#CNU17 Repairing Sprawl in Just a Few (Easy?) Steps
Even if they stopped building sprawl tomorrow, it will still be with us for decades. "We have to live with it." That's how Galina Tahchieva introduced her presentation on "sprawl repair" Wednesday at the DPZ pre-Congress workshop.
Not all suburbs are alike, she noted. Some of the first-generation "streetcar suburbs" accommodated the automobile but were still based on a human scale. The postwar suburbs, though, developed along new highways. A third generation of exurban development in the 1980s and 1990s spread out development even farther.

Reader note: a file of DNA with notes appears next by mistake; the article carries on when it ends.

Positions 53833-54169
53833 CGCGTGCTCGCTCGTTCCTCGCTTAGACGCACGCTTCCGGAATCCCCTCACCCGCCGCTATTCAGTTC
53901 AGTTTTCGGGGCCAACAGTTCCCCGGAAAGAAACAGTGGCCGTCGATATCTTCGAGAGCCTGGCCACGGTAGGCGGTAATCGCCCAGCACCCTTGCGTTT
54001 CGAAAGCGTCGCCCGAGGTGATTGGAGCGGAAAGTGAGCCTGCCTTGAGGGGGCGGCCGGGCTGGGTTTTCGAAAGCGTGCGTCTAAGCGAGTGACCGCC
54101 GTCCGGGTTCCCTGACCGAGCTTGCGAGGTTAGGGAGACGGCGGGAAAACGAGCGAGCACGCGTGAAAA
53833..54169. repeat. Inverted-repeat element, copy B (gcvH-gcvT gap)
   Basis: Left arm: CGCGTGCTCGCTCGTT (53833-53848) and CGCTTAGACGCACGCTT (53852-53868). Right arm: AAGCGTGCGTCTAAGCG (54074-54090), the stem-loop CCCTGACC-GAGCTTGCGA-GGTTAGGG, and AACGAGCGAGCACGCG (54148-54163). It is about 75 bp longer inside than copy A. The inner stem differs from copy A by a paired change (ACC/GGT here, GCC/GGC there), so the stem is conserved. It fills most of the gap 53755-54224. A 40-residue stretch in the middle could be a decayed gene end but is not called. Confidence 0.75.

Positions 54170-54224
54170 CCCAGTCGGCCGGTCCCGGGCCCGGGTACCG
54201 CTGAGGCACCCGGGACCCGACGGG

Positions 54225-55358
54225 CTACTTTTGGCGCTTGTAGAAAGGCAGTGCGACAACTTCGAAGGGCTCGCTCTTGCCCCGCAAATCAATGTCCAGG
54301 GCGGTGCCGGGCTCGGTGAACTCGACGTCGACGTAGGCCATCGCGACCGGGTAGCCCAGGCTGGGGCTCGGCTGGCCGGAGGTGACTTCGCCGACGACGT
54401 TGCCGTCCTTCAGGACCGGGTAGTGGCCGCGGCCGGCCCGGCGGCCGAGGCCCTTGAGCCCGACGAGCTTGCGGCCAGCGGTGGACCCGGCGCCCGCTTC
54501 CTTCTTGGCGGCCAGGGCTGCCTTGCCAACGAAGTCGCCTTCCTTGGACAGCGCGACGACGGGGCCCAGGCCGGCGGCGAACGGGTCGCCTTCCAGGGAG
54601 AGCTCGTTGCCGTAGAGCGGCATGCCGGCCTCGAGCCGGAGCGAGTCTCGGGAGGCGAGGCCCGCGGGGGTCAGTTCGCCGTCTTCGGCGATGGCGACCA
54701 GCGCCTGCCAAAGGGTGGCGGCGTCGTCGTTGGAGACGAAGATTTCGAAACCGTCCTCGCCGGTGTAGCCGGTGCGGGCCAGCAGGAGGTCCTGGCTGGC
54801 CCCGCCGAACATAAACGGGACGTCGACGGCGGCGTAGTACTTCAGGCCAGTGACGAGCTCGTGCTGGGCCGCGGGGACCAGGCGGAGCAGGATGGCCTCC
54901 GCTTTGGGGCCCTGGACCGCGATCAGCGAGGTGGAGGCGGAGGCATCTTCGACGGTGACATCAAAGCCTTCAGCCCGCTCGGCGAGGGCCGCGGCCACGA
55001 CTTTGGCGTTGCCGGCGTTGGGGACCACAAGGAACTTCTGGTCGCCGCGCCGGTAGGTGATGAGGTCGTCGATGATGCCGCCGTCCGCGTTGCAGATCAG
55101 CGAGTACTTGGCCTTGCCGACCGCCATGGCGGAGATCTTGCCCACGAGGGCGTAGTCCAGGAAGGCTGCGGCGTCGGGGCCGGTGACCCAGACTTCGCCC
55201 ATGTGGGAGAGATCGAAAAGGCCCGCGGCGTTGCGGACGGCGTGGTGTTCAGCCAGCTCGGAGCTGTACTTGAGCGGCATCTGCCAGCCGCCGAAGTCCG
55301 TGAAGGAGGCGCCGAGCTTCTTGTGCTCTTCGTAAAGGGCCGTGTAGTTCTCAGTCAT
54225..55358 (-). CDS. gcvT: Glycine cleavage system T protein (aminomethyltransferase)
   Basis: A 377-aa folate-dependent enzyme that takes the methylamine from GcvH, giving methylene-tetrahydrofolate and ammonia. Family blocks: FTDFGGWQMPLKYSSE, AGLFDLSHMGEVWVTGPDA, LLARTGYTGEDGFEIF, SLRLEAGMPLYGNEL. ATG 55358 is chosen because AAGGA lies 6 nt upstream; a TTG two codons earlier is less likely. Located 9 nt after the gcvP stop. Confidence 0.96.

Here are Tahchieva's steps for sprawl repair:
1. Improve connectivity of the streets by imposing a grid on them and looking for ways to connect the dots, and the cul-de-sacs.
2. Identify preservation areas, including those that might need legal protection. Their development rights may be transferrable to allow greater density elsewhere in the community.
3. Identify the commercial nodes. Which can be developed as town centers?
4. Identify the potential transit network.
"We have to be selective in repairing sprawl, but the interventions have to be very serious."
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